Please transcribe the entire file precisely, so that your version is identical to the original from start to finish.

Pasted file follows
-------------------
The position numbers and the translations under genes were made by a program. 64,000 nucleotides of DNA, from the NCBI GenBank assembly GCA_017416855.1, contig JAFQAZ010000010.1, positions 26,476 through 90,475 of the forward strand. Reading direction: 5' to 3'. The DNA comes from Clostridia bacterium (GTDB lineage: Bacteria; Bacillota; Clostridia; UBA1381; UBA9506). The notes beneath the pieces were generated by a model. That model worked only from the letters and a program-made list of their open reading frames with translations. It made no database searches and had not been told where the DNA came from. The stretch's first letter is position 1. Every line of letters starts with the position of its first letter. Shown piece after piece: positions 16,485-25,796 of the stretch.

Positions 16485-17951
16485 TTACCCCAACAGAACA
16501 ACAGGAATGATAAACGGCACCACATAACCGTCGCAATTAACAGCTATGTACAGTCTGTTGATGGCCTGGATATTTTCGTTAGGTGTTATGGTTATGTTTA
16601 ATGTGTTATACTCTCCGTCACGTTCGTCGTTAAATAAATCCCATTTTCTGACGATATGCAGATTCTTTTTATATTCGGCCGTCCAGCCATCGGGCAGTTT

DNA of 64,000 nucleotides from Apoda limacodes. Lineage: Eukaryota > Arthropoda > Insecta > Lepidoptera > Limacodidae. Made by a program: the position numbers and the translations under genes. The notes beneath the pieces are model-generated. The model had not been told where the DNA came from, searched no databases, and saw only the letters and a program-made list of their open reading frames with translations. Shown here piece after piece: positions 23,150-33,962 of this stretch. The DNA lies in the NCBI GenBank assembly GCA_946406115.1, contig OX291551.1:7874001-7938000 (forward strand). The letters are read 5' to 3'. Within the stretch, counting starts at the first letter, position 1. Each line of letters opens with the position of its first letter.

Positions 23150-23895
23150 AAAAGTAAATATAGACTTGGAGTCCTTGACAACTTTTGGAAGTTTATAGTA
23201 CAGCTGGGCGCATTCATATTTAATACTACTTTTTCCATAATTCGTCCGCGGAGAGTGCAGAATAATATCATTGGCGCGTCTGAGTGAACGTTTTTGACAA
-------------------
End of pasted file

The position numbers and the translations under genes were made by a program. 64,000 nucleotides of DNA, from the NCBI GenBank assembly GCA_017416855.1, contig JAFQAZ010000010.1, positions 26,476 through 90,475 of the forward strand. Reading direction: 5' to 3'. The DNA comes from Clostridia bacterium (GTDB lineage: Bacteria; Bacillota; Clostridia; UBA1381; UBA9506). The notes beneath the pieces were generated by a model. That model worked only from the letters and a program-made list of their open reading frames with translations. It made no database searches and had not been told where the DNA came from. The stretch's first letter is position 1. Every line of letters starts with the position of its first letter. Shown piece after piece: positions 16,485-25,796 of the stretch.

Positions 16485-17951
16485 TTACCCCAACAGAACA
16501 ACAGGAATGATAAACGGCACCACATAACCGTCGCAATTAACAGCTATGTACAGTCTGTTGATGGCCTGGATATTTTCGTTAGGTGTTATGGTTATGTTTA
16601 ATGTGTTATACTCTCCGTCACGTTCGTCGTTAAATAAATCCCATTTTCTGACGATATGCAGATTCTTTTTATATTCGGCCGTCCAGCCATCGGGCAGTTT

DNA of 64,000 nucleotides from Apoda limacodes. Lineage: Eukaryota > Arthropoda > Insecta > Lepidoptera > Limacodidae. Made by a program: the position numbers and the translations under genes. The notes beneath the pieces are model-generated. The model had not been told where the DNA came from, searched no databases, and saw only the letters and a program-made list of their open reading frames with translations. Shown here piece after piece: positions 23,150-33,962 of this stretch. The DNA lies in the NCBI GenBank assembly GCA_946406115.1, contig OX291551.1:7874001-7938000 (forward strand). The letters are read 5' to 3'. Within the stretch, counting starts at the first letter, position 1. Each line of letters opens with the position of its first letter.

Positions 23150-23895
23150 AAAAGTAAATATAGACTTGGAGTCCTTGACAACTTTTGGAAGTTTATAGTA
23201 CAGCTGGGCGCATTCATATTTAATACTACTTTTTCCATAATTCGTCCGCGGAGAGTGCAGAATAATATCATTGGCGCGTCTGAGTGAACGTTTTTGACAA